September 26, 2018
Designing Elephant Repellent in Rural Botswana
contributor: Anna Libey
At nearly 130,000, Botswana is home to more African elephants than all other African countries combined. Those elephants have begun exploring beyond the national parks, encroaching into areas where Botswanans live. This is a problem for people, since elephants that encounter human settlements fight with livestock for water and raid crops in the night. Angry farmers have been known to tip off poachers to the locations of elephants, or even set traps themselves.
See also: Bees Vs. Elephants: From Chad to South Africa, Beehive Fences Deter African Elephants from Crops
My teammates in the International Development Design Summit were each from different villages in Botswana. After a brainstorming sessions during which we identified the problems, we proposed developing a device for farmers to manufacture their own elephant repellent. To arrive at that solution, we started with information from a local non-governmental organization called Ecoexist, which found that elephants are afraid of fire, smoke, bees, and electricity. We knew that electric fences are too expensive for most smallholder farmers, and not culturally suitable to protect ranchers’ water points due to the practice of free range livestock in Botswana.
My team, composed of three locals and myself, got to work testing recipes for what we call a “chili briquette.” When burned, the smoke from the briquettes can turn away unwanted elephants. The bulk of the briquette is elephant dung itself, which is easily found close to villages where people gather firewood. The second ingredient gives the smoke an extra elephant-repelling kick – chili peppers. Cooked sorghum porridge, a common breakfast food, was used as a binding agent. After conducting user research, our team identified a need for the chili briquettes during the rainy season when farmers plow, and the elephants come to eat the crops. Knowing this, we designed a mbaula (metal stove) out of a paint can with a lid for keeping the rain off the burning briquette.
After testing the burning bricks ourselves (sadly no elephants signed our research agreement), we identified a recipe that makes strong, irritating chili smoke and burns slowly to last all night. The chili briquettes use a ratio of ingredients of 2:1 elephant dung to chili and a ratio of 20:1 elephant dung to soft porridge. The overall recipe is 20:10:1 dung to chili to porridge. This contains the right amount of chili to produce strong-smelling, irritating chili smoke, and the right amount of fuel and moisture in the chili bricks for them to dry quickly and to burn for a long time. According to the farmers who have tested bricks so far, five nights of continuous burning are enough for elephants to change their corridors to stay away from the fields.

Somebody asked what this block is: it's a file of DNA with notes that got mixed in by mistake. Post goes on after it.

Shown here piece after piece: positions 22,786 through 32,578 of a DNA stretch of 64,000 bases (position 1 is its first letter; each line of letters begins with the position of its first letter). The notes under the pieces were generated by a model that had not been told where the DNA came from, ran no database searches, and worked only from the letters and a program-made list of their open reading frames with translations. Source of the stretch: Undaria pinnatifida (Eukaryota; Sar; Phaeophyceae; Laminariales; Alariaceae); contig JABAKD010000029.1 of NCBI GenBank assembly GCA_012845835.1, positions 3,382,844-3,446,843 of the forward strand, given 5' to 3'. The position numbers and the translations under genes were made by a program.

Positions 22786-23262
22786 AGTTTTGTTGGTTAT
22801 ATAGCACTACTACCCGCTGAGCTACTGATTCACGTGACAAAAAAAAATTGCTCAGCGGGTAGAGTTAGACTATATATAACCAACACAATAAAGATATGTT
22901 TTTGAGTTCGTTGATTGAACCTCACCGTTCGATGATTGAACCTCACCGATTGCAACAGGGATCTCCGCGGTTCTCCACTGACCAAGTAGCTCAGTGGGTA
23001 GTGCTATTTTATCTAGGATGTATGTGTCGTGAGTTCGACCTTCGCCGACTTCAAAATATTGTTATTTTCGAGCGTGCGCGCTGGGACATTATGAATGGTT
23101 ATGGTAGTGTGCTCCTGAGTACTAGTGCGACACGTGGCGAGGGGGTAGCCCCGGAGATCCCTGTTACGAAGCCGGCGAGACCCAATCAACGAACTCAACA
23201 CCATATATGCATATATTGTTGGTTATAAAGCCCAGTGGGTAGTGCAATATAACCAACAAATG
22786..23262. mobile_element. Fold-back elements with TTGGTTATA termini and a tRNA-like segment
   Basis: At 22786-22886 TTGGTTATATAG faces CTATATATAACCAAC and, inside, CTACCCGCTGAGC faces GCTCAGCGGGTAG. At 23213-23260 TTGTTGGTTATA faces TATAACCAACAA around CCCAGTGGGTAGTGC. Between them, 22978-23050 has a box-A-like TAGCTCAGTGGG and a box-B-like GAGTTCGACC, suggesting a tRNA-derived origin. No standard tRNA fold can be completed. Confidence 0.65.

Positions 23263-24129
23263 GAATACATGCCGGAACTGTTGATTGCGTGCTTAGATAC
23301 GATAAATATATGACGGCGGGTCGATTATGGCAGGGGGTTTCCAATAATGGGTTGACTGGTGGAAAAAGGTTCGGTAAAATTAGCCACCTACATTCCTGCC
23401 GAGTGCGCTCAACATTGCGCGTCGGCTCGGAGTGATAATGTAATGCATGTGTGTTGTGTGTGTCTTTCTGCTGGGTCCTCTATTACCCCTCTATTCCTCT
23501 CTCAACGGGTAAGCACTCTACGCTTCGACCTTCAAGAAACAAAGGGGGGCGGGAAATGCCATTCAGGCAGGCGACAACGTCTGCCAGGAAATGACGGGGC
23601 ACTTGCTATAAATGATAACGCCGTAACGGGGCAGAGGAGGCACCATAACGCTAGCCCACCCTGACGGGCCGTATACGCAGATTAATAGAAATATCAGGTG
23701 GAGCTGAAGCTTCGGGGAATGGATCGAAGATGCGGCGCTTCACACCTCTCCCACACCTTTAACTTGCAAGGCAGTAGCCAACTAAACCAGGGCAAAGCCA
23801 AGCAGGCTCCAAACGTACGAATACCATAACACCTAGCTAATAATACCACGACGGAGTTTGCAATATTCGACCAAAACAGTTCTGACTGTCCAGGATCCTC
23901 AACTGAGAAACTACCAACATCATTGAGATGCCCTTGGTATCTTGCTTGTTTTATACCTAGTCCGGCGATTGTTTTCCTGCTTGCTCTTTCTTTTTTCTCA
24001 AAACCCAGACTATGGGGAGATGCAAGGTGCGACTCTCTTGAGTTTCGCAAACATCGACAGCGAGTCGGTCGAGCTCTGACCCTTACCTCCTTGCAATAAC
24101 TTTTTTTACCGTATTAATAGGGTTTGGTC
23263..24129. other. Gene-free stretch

The chili briquettes are such a cheap and simple solution to the elephant problem in Botswana that there is high demand for a business to make and sell them to farmers and ranchers. My team used sketch modeling to design and iterate a press mechanism that could produce enough force to compress the briquettes on a commercial scale.
Importantly, my team members were not experts in engineering or design, however one goal of the International Development Design Summit is for participants to learn through trial and error. Accordingly, the first prototype we built was a wooden box that was hard to clean between uses, made briquettes that were too small, and lacked the force to compress the briquettes properly.
Our team split into two after creating the first prototype. I worked on the stove and tested briquette recipes while others began building a second press. That press was larger, made from metal and had a handle that raised and lowered a heavy concrete block into a removable mold. Upon testing, however, we found that this prototype was too expensive and mechanically inefficient to produce affordable and well-compressed chili bricks. Our time had ended at the summit, but before parting, two members of the team, Arthur and Pihelo, agreed to continue developing the technology in their home villages of Kaputura and Rakops.
At the end of the summit, many participants reported that they felt empowered to continue applying the design process to solve everyday problems.
Although the summit is finished, there are now two new businesses in my teammate’s home villages of Kaputura and Rakops making and selling chili briquettes. The two innovation centers established as part of the summit will help the entrepreneurs with tools, design help, and business support as they scale up and protect many more elephants and humans from each other.
For details on the chili briquette press design and results from the seven other projects and businesses launched at the International Development Design Summit Botswana, please see our Final Report.
About the Author
Anna Libey is an Engineering for Change Research Fellow and an environmental engineer in the sector of water and sanitation for international development. She is pursuing a MS in Environmental Engineering and Engineering for Developing Communities with a water and sanitation focus at the University of Colorado. She has volunteered with Engineers Without Borders in Ghana, worked for a circular economy and Internet-of-Things startup called Citizengage in Bangalore, and the water research organization Caminos de Agua in Guanajuato, Mexico.